Center for the Inland Bays virtual Citizens Café set for Jan. 14
The challenges of climate change in coastal Delaware, as well as solutions and tools to better understand the impacts, will be the focus of the Delaware Center for the Inland Bays’ upcoming Citizens Advisory Committee Citizens Café, set for 6 p.m. Jan. 14 via Zoom.
Delaware is at the forefront of climate change impacts, with the lowest average elevation in the nation and sea level rise rates measuring at more than twice the global average. The state has seen a temperature increase of about 0.2 degrees per decade since record-keeping began in 1895, which has also meant a longer growing season as the first and last frosts of the year are delayed.
Guest speaker Daniel Leathers will explore the tools that the Center for Environmental Monitoring has available to better understand and monitor climate change in Delaware’s coastal environment. Leathers serves as CEMA’s director and as Delaware’s State Climatologist, and also is a professor in the University of Delaware’s Department of Geography, director of the Meteorology/Climatology Program and is the co-founder and associate director of the Delaware Environmental Observing System.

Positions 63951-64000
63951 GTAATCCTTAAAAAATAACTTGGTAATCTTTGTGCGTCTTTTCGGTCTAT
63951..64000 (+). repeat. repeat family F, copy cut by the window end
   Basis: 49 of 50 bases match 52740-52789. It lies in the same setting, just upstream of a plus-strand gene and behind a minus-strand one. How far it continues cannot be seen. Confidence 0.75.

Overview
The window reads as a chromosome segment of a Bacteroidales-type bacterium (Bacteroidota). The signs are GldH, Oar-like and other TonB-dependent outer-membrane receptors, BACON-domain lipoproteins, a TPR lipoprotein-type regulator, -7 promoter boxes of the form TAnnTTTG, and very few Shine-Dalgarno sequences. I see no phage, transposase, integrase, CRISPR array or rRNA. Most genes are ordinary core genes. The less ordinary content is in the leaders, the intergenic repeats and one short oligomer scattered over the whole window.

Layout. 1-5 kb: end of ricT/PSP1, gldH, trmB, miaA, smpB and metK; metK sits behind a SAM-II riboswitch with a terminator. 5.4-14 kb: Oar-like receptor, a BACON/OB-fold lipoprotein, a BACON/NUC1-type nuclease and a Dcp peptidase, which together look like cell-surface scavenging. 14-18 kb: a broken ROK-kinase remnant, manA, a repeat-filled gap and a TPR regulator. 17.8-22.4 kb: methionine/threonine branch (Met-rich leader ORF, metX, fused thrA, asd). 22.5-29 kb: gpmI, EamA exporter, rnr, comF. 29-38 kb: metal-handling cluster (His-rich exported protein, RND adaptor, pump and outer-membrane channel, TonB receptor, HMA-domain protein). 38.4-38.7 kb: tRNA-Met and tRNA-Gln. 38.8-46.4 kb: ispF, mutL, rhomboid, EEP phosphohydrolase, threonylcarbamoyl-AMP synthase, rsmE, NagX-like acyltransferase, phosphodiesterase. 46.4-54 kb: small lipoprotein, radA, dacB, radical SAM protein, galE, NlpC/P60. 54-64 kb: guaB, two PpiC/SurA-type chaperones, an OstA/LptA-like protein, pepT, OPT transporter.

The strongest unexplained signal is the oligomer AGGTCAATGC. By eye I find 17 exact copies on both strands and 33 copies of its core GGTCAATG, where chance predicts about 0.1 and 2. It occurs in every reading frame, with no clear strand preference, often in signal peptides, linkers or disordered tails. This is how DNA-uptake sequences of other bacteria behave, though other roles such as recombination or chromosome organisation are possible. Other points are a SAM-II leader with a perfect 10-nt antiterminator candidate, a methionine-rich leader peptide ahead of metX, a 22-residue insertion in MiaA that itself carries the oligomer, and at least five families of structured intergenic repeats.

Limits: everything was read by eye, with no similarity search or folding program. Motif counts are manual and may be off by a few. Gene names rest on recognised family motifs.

“Sea-level rise and other impacts of a changing climate will greatly affect our state,” said Leathers. “Monitoring climate and building environmentally relevant decision support tools for its residents is of great importance in understanding and limiting the consequences of a changing climate.”
Leathers also has served as the chair of the Department of Geography and as deputy dean of the College of Earth, Ocean and Environment. His major research interests include understanding the role of snow cover in the global climate system and environmental monitoring. He earned a Bachelor of Arts in physics and astronomy at Lycoming College and a Master of Science in meteorology and a Ph.D. in geography from Penn State University.
Michelle Schmidt, watershed coordinator at the CIB, will join the conversation to share updates on the role climate change plays in the center’s draft revised Comprehensive Conservation and Management Plan. The CCMP documents goals and activities the center and its partners agreed to address, based on scientific data and input from key stakeholders and the community. The center uses the CCMP to direct and carry out activities that protect and enhance the Inland Bays. The original CCMP was created in 1995 and updated in 2012, and a revised version is now nearly complete.
To register, visit bit.ly/393iNUH. For more information, visit inlandbays.org/about/committees/citizens-advisor.